The rare condition has only been observed in a few families, and has no adverse effects on overall health. Researchers found that, in the case of one family with a history of adermatoglyphia, there was a mutation in the gene that coded for the protein SMARCAD1. They theorized that this protein may be an integral part of fingerprint development—a process that still isn't fully understood.
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Key Facts In This Video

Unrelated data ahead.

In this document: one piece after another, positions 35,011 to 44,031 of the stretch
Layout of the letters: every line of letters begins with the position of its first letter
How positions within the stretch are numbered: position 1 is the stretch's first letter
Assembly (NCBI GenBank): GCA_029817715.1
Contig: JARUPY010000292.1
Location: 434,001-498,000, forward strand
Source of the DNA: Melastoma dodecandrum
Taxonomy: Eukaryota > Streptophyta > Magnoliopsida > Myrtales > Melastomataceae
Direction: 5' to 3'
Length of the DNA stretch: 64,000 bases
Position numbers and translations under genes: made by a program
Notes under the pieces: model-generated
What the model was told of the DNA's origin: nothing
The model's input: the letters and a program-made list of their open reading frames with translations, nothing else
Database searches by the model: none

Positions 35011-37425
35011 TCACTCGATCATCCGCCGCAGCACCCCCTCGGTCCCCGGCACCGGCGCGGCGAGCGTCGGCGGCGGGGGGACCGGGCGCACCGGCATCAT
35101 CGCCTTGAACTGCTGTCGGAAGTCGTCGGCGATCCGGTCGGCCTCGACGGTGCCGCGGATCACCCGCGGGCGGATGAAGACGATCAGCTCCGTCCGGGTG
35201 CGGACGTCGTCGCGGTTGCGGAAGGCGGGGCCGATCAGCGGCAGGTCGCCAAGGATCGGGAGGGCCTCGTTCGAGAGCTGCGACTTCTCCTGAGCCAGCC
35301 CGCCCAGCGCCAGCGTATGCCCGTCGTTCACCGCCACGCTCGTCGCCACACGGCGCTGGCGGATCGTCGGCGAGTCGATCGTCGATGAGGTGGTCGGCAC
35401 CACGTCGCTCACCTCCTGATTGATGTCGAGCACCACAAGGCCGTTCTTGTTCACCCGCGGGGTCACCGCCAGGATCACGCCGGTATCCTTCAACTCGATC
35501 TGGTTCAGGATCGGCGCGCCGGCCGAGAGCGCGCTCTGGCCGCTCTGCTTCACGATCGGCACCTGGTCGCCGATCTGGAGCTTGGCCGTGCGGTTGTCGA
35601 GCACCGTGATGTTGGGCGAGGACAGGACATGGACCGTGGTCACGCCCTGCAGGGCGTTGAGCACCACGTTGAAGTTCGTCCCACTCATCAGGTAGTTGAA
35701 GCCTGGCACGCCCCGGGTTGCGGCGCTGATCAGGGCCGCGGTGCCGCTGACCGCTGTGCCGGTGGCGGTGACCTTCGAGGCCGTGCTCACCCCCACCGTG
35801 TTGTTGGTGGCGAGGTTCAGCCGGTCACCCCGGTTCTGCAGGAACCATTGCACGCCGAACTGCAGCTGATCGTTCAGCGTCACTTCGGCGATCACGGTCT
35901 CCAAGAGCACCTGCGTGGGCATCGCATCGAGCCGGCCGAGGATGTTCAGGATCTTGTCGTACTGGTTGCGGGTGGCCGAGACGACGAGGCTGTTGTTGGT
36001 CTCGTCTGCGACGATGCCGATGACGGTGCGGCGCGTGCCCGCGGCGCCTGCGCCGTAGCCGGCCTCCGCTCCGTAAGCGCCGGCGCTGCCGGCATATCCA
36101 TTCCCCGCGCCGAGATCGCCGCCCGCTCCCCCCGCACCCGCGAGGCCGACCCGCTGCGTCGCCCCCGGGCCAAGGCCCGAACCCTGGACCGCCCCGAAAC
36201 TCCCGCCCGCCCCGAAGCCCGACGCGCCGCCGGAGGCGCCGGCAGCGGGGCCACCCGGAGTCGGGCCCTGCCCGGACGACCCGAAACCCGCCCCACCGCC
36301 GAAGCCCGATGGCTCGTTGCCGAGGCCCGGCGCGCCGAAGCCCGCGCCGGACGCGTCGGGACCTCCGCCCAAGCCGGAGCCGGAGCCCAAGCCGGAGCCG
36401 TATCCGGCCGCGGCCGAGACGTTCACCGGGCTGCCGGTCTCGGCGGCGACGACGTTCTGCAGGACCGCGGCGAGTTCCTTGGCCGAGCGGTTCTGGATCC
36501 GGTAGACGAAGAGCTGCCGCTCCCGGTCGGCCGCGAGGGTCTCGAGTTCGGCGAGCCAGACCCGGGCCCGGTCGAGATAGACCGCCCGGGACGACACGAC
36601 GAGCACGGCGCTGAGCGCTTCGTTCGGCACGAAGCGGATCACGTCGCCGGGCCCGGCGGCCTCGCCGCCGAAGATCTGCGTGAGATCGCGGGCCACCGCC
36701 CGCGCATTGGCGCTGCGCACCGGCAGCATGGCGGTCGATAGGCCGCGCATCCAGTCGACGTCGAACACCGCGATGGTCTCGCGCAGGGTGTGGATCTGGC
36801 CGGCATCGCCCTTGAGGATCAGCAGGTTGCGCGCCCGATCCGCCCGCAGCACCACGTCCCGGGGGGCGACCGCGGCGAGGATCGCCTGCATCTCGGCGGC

The main pattern of your fingerprints is determined by genetics. (0:21)
Volar pads that develop along a slant lead to loop-patterned fingerprints, whereas more central pads lead to arches or whorls. (1:33)
The position of the fetus, the density of the amniotic fluid, and other environmental factors in the womb influence the formation of fingerprints. (2:16)